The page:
“We will be meeting directly with Taoiseach, Micheál Martin on Wednesday next [October 20] to stress the importance of a number of roads projects across the West of Ireland, including the Galway City Bypass.

“And I would also stress that we are committed fully to environmental and carbon reduction measures, but the way to do this is not by preventing people in the West of Ireland from using their cars – the cars aren’t the problem – it’s the fuel that’s used to power them,” said Deputy Ó Cuív.

Read the full story in this week’s Connacht Tribune, on sale in shops now – or you can download our digital edition from www.connachttribune.ie

Continue Reading

Connacht Tribune

Connemara coffee couple are now well grounded!

Published

on

Aoife Geary and James Elcock on their opening day, with their first customers - and landlords - Roundstone natives Michael John and Catherine Ferrons, sitting outside.

Aoife Geary always felt like one of the locals in Carna. Even though her parents were living in Galway City, she was largely raised by her granny and grandad Barbara and Coleman Geary. Her first job as a 13-year-old was in the local shop in the Connemara village.

“I know it sounds a bit romantic, but I felt like I was raised by the community, not just in the community. I knew everybody in the shop and everybody knew me,” she reflects.

So, when London was about to go into the first lockdown in March 2020, she and husband James Elcock made a split decision to hop on a flight to Galway armed with two carry-on suitcases.

“Granny was terminally ill with cancer, and I wanted to help out with her care and I was worried we wouldn’t be able to travel. Little did we think we weren’t going to leave.”

Aoife was the live entertainment manager for billionaire Richard Branson’s private members club called Roof Gardens in Kensington while James, a native of Shropshire, was running a restaurant in the bank area of London. She had lived in London since 2013, her husband four years longer.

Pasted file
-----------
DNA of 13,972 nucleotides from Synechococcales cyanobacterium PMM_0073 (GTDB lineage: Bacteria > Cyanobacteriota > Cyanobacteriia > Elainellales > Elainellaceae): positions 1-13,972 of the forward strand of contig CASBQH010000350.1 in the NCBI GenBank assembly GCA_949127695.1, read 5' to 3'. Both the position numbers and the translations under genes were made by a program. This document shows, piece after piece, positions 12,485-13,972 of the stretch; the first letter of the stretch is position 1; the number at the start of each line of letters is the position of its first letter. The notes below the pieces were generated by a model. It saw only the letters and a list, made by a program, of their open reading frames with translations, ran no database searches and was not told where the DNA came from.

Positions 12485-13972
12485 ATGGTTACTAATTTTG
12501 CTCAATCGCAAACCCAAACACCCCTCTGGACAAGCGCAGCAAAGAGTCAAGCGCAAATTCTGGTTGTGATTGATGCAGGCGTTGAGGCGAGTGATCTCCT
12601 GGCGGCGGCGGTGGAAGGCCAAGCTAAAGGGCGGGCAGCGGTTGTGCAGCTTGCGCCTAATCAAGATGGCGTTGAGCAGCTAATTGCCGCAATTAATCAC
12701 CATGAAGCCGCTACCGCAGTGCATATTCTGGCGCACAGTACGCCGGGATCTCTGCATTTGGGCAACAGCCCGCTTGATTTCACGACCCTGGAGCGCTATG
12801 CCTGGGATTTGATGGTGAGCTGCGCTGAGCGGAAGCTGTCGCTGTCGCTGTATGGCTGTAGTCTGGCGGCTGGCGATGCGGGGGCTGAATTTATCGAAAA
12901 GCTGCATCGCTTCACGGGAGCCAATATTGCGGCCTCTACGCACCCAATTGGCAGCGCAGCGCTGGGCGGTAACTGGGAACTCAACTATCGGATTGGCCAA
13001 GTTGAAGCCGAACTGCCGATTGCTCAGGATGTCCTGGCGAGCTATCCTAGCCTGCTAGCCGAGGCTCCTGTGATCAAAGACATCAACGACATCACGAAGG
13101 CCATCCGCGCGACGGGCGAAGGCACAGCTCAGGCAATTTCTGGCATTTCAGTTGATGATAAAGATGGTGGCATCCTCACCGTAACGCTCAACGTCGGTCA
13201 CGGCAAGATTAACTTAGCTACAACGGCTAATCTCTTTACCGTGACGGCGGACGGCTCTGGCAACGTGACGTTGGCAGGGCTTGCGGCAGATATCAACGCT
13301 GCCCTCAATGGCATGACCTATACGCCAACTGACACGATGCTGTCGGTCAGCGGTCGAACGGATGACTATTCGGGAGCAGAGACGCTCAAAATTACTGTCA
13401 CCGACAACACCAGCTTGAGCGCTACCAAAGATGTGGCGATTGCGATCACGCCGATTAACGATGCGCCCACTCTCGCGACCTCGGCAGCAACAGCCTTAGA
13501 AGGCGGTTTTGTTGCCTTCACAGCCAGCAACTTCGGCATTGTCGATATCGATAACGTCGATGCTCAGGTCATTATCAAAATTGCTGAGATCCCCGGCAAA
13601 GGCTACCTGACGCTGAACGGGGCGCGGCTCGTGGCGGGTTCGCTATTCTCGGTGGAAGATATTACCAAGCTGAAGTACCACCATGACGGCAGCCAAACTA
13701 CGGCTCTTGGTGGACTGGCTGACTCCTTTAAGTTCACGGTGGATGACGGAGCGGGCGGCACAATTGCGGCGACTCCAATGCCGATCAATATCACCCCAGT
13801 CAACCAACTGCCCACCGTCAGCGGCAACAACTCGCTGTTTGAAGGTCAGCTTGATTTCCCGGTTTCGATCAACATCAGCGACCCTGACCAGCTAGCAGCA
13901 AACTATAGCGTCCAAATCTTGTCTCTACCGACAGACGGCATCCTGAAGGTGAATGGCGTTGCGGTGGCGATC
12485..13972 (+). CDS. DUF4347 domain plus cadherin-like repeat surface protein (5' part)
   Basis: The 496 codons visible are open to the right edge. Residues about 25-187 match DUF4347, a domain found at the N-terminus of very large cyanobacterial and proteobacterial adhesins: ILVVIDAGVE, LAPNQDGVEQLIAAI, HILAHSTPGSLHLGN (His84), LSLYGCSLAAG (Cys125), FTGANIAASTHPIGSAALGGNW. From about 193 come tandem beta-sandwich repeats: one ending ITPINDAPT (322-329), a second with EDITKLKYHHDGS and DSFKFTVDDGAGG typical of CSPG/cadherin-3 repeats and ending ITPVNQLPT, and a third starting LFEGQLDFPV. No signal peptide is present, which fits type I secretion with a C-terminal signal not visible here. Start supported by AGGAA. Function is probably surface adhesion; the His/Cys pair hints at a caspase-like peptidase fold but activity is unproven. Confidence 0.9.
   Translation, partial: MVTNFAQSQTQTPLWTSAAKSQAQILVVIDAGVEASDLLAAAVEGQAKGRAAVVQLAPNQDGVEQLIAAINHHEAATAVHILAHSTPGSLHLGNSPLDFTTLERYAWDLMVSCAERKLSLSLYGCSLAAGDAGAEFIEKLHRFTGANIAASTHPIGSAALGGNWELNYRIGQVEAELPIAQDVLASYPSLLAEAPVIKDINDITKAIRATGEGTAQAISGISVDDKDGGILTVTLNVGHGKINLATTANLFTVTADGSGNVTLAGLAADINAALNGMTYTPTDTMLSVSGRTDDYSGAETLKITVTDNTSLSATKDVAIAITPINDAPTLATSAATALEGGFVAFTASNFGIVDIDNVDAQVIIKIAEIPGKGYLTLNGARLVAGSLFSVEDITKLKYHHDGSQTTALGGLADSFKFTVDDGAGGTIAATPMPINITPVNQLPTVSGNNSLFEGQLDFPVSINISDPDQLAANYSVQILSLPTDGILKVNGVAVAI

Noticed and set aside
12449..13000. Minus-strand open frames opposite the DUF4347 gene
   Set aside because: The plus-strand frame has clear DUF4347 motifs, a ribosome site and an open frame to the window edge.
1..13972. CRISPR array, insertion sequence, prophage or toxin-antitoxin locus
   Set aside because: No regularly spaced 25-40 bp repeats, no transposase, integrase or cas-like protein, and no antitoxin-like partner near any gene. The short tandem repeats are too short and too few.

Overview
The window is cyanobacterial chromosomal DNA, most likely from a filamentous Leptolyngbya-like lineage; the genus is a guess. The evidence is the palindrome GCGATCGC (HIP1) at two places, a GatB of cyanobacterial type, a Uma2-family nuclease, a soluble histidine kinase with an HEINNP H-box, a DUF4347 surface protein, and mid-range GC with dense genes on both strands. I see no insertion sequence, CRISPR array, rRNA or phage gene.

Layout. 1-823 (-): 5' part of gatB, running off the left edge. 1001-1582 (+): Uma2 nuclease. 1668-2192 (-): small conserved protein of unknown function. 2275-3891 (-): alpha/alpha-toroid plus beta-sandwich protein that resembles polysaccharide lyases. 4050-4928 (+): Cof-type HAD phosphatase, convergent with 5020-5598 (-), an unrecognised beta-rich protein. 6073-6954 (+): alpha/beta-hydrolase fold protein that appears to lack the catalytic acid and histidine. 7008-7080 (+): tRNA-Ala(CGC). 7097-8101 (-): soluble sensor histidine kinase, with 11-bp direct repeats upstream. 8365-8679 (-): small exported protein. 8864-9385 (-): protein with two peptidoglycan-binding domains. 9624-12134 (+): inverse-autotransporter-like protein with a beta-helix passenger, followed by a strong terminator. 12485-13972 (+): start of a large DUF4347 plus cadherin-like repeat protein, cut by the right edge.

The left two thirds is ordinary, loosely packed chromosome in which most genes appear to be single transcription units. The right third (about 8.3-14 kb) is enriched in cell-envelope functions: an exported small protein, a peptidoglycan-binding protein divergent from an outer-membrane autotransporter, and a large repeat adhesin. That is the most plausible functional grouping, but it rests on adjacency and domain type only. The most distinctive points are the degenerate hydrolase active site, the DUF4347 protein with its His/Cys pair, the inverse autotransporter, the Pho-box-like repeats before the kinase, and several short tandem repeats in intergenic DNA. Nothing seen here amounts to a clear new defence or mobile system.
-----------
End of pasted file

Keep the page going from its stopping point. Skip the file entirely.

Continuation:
When he was made redundant, he bought himself a vintage sewing machine in Castlebar and taught himself to use it in an afternoon, setting up his first Irish business making and selling cotton face masks.

They then realised that a takeaway unit in Roundstone had become free, which was overlooking the picturesque pier and with views of the Twelve Bens. They opened My Coffee Cottage in mid-August and business was brisk from the get-go.

Read the full story in this week’s Connacht Tribune, on sale in shops now – or you can download our digital edition from www.connachttribune.ie

Continue Reading

Connacht Tribune

Budget’s grant break for college commuters

Published

on

NUI Galway.

Grants for some third level students living in certain parts of County Galway, who attend college in the city, could more than double as a result of changes in Budget 2022.

Undergraduates and students on post leaving cert courses living in areas such as Tuam, Loughrea and An Cheathrú Rua will all benefit from an adjustment to the eligibility to the non-adjacent rate for maintenance grants.  Some could get a grant boost of €1,800 next year due to the changes announced in the Budget.

People eligible for a maintenance grant are paid at either a non-adjacent rate or an adjacent rate – determined by measuring the distance of the shortest direct route from your normal residence to college.

Currently, the adjacent rate – which is lower – is paid when your college is 45km or less from where you live. The higher non-adjacent rate is paid when the college is more than 45km away from an eligible student’s home. The non-adjacent rate has been adjusted in Budget 2022 to include 30km to 45km.

This means that eligibility for the non-adjacent rate has been widened, and many students who were previously on the adjacent rate may now be eligible for a higher non-adjacent rate. It means that third level students living in Tuam, Loughrea and An Cheathrú could be eligible for the higher non-adjacent rate next September.

Get the full details on this and the impact of Budget 2022 in this week’s Connacht Tribune, on sale in shops now – or you can download our digital edition from www.connachttribune.ie

Continue Reading

Local Ads

Local Ads

Advertisement
Advertisement

Facebook

Advertisement

Trending